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Article: Associations between demographic factors and psychological distress among Chinese residents in Hong Kong: beyond socioeconomic classes

TitleAssociations between demographic factors and psychological distress among Chinese residents in Hong Kong: beyond socioeconomic classes
Authors
KeywordsChinese
demographics
occupation
psychological distress
socioeconomic status
Issue Date2020
PublisherRoutledge. The Journal's web site is located at http://www.tandf.co.uk/journals/titles/13548506.asp
Citation
Psychology, Health & Medicine, 2020, Epub 2020-01-15, p. 1-13 How to Cite?
AbstractMost studies highlighted the association between psychological distress and socioeconomic status (SES). There were weaker explanations for distress found in the middle classes, especially in Asian countries. We conducted a questionnaire survey with 1626 adult Chinese primary-care attenders from 13 private and 6 public clinics in different districts of Hong Kong. Their demographic background and distress level measured by GHQ-12 were analysed. We found that respondents with younger age, better education, and lower income were more likely to be distressed. In a multiple logistic regression model, age and income, but not education, were significant predictors for distress. Highest rates of distress were found among the unemployed (45.5%) and the students (37.1%), followed by service workers and shop sales workers (33.0%), associate professionals (32.0%), and clerks (29.2%). Craftworkers (9.1%), plant and machine operators (11.5%), and retired people (12.8%) were least likely to be distressed, followed by professionals (21.0%). Apart from SES, the findings suggest that young age, academic and job stressors, and low self-esteem are significant factors for distress. These factors may be intensified in a Chinese context by peer comparison resulting in a state of relative deprivation.
Persistent Identifierhttp://hdl.handle.net/10722/280966
ISSN
2019 Impact Factor: 1.706
2015 SCImago Journal Rankings: 0.581

 

DC FieldValueLanguage
dc.contributor.authorSun, KS-
dc.contributor.authorLam, TP-
dc.contributor.authorLam, KF-
dc.contributor.authorChan, HY-
dc.contributor.authorLo, TL-
dc.contributor.authorChao, DVK-
dc.contributor.authorYu, YTT-
dc.contributor.authorLam, EWW-
dc.date.accessioned2020-02-25T07:43:22Z-
dc.date.available2020-02-25T07:43:22Z-
dc.date.issued2020-
dc.identifier.citationPsychology, Health & Medicine, 2020, Epub 2020-01-15, p. 1-13-
dc.identifier.issn1354-8506-
dc.identifier.urihttp://hdl.handle.net/10722/280966-
dc.description.abstractMost studies highlighted the association between psychological distress and socioeconomic status (SES). There were weaker explanations for distress found in the middle classes, especially in Asian countries. We conducted a questionnaire survey with 1626 adult Chinese primary-care attenders from 13 private and 6 public clinics in different districts of Hong Kong. Their demographic background and distress level measured by GHQ-12 were analysed. We found that respondents with younger age, better education, and lower income were more likely to be distressed. In a multiple logistic regression model, age and income, but not education, were significant predictors for distress. Highest rates of distress were found among the unemployed (45.5%) and the students (37.1%), followed by service workers and shop sales workers (33.0%), associate professionals (32.0%), and clerks (29.2%). Craftworkers (9.1%), plant and machine operators (11.5%), and retired people (12.8%) were least likely to be distressed, followed by professionals (21.0%). Apart from SES, the findings suggest that young age, academic and job stressors, and low self-esteem are significant factors for distress. These factors may be intensified in a Chinese context by peer comparison resulting in a state of relative deprivation.-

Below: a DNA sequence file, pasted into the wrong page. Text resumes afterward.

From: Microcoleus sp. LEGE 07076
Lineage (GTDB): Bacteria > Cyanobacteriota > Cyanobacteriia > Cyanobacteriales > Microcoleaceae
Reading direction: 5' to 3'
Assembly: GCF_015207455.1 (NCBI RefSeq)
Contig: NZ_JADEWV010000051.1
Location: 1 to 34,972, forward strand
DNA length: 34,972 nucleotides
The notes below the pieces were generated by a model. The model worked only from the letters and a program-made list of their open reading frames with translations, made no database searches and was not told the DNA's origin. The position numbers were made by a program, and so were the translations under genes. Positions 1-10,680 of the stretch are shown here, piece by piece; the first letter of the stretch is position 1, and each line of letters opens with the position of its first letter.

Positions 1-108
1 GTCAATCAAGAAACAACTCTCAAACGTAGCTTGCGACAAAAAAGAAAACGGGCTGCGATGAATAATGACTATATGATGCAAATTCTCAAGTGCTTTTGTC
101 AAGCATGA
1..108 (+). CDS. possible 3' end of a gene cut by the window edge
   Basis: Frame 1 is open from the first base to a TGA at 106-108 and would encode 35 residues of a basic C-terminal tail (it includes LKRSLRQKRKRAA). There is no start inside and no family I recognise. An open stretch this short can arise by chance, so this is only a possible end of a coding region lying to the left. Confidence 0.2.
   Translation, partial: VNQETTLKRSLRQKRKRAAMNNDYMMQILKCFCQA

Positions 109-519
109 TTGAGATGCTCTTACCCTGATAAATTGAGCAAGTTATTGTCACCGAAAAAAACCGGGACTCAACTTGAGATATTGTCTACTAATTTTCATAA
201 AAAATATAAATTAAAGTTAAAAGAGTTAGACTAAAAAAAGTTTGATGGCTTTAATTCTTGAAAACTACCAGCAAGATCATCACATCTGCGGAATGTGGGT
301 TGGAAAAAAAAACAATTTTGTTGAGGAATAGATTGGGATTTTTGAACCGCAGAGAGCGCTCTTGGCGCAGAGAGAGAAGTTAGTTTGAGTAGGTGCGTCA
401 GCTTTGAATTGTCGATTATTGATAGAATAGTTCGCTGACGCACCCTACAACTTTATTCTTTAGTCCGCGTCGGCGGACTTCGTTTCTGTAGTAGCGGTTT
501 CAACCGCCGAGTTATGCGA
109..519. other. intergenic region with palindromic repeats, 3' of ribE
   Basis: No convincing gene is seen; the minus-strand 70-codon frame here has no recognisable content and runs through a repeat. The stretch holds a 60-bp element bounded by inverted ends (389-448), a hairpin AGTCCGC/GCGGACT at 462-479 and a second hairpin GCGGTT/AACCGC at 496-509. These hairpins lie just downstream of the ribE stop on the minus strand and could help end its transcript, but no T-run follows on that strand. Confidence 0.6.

dc.languageeng-
dc.publisherRoutledge. The Journal's web site is located at http://www.tandf.co.uk/journals/titles/13548506.asp-
dc.relation.ispartofPsychology, Health & Medicine-
dc.rightsPreprint: This is an Author's Original Manuscript of an article published by Taylor & Francis Group in [JOURNAL TITLE] on [date of publication], available online: http://www.tandfonline.com/doi/abs/[Article DOI]. Postprint: This is an Accepted Manuscript of an article published by Taylor & Francis Group in [JOURNAL TITLE] on [date of publication], available online at: http://www.tandfonline.com/doi/abs/[Article DOI].-
dc.subjectChinese-
dc.subjectdemographics-
dc.subjectoccupation-
dc.subjectpsychological distress-
dc.subjectsocioeconomic status-
dc.titleAssociations between demographic factors and psychological distress among Chinese residents in Hong Kong: beyond socioeconomic classes-
dc.typeArticle-
dc.identifier.emailSun, KS: kssun2@hku.hk-
dc.identifier.emailLam, TP: tplam@hku.hk-
dc.identifier.emailLam, KF: hrntlkf@hkucc.hku.hk-
dc.identifier.emailChan, HY: step0826@hku.hk-
dc.identifier.emailLo, TL: lotl@hku.hk-
dc.identifier.emailChao, DVK: dchku001@hku.hk-
dc.identifier.emailYu, YTT: yytt0706@hku.hk-
dc.identifier.emailLam, EWW: wwlam@hku.hk-
dc.identifier.authorityLam, TP=rp00386-
dc.identifier.authorityLam, KF=rp00718-
dc.description.naturelink_to_subscribed_fulltext-
dc.identifier.doi10.1080/13548506.2020.1714063-
dc.identifier.scopuseid_2-s2.0-85078053965-
dc.identifier.hkuros309233-
dc.identifier.volumeEpub 2020-01-15-
dc.identifier.spage1-
dc.identifier.epage13-
dc.publisher.placeUnited Kingdom-

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